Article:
10. Disconnect utilities
Your cable, electricity, or telephone might be cut off by your spouse without any warning, leaving you in the dark.
Hefner says most courts frown upon spiteful behavior like this.
“That type of behavior can result in an award of attorney’s fees for the injured party,” she says.
It can also be used against the offending party if children are involved and custody is in question.
One Reddit user asked for advice on how to handle this situation:
Commenters told the original poster to get a lawyer and get herself and her children out of the abusive situation.
Divorce tricks men and women might try
Both men and women can be guilty of sneaky divorce tactics. These are some tricks your husband or wife might try to pull off:
11. Trying to delay the divorce
Dragging out a divorce longer than necessary is a sneaky, annoying way to make the whole process more painful — and more expensive.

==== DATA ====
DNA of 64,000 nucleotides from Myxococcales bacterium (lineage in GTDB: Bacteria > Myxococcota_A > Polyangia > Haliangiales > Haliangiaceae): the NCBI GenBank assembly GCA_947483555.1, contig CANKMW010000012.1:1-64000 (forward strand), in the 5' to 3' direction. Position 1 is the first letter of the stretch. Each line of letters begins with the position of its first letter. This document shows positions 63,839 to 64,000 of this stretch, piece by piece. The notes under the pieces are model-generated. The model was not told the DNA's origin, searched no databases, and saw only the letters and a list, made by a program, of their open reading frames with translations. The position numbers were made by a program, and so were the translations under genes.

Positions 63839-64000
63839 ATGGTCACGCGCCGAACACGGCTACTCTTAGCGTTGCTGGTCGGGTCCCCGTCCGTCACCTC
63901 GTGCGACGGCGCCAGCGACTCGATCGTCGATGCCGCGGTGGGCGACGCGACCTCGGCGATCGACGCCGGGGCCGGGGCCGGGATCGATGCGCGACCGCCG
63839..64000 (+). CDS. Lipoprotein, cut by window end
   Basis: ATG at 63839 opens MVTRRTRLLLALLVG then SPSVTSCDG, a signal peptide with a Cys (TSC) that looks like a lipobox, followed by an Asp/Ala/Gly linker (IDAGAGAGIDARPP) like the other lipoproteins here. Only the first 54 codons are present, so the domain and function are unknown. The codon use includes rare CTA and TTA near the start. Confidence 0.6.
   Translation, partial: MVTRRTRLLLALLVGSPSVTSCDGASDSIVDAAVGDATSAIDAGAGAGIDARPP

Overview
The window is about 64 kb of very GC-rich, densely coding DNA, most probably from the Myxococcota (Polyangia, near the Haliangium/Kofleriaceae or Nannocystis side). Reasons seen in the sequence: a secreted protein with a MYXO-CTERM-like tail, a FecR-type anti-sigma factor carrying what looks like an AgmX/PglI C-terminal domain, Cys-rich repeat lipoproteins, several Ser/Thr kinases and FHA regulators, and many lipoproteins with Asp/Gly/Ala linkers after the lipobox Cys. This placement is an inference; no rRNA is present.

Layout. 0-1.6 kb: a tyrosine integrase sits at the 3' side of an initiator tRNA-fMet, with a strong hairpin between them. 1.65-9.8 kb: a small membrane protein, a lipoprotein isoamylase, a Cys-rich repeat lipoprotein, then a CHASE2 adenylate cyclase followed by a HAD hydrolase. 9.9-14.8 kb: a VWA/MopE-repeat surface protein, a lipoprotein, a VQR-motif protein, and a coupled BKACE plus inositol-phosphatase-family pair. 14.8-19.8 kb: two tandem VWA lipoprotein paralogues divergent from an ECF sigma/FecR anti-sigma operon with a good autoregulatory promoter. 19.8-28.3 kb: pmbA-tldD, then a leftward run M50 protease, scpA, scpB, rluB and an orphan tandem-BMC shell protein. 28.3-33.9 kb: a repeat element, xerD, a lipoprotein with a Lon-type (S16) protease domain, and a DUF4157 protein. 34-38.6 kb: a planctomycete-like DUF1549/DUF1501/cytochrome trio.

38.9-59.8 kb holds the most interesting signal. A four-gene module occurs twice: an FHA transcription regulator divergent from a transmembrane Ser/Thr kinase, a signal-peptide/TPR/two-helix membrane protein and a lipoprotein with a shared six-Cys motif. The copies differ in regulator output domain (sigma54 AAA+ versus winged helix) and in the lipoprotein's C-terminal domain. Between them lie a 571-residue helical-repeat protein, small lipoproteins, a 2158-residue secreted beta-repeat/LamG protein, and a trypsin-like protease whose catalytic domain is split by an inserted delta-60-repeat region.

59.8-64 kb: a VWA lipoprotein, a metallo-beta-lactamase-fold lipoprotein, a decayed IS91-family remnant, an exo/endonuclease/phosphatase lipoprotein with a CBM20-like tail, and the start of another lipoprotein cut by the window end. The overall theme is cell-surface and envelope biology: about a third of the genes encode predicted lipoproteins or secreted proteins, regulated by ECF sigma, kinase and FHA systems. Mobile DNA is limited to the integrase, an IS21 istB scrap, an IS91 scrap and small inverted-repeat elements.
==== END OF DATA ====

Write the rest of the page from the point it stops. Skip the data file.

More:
One single mom on Facebook said that her ex “took five years to get divorced out of retaliation.”
The best way to avoid dragging out the divorce process is to follow court-imposed requirements and deadlines, she says.
“You don’t want to accuse the other side of not following the rules if you haven’t followed them yourself,” Hefner says.
She suggests holding the other person accountable by notifying the court if a deadline passes.
“Don’t condone bad behavior,” Hefner says.
12. Pressuring you to settle before you are ready
If your spouse is trying to rush you through the divorce process, beware. This might mean they’re hiding assets, or that they plan to stick you with a settlement that’s less than you should receive.
If you know your partner is thinking about divorce, Hefner says you should start learning everything about the process that you can.
She suggests reading books, meeting with a divorce lawyer, scheduling ongoing sessions with a therapist, and meeting with financial professionals.
“Being prepared means you will be ready to make big decisions when the time comes,” Hefner says.
13. Avoiding paying support/hiding income
Some ex-husbands and ex-wives might conceal a source of income or try to get out of paying spousal or child support. Hiding assets or failing to pay support is illegal.
Hefner said that if you believe the other party is hiding income or assets, it may be worth it to hire a forensic CPA.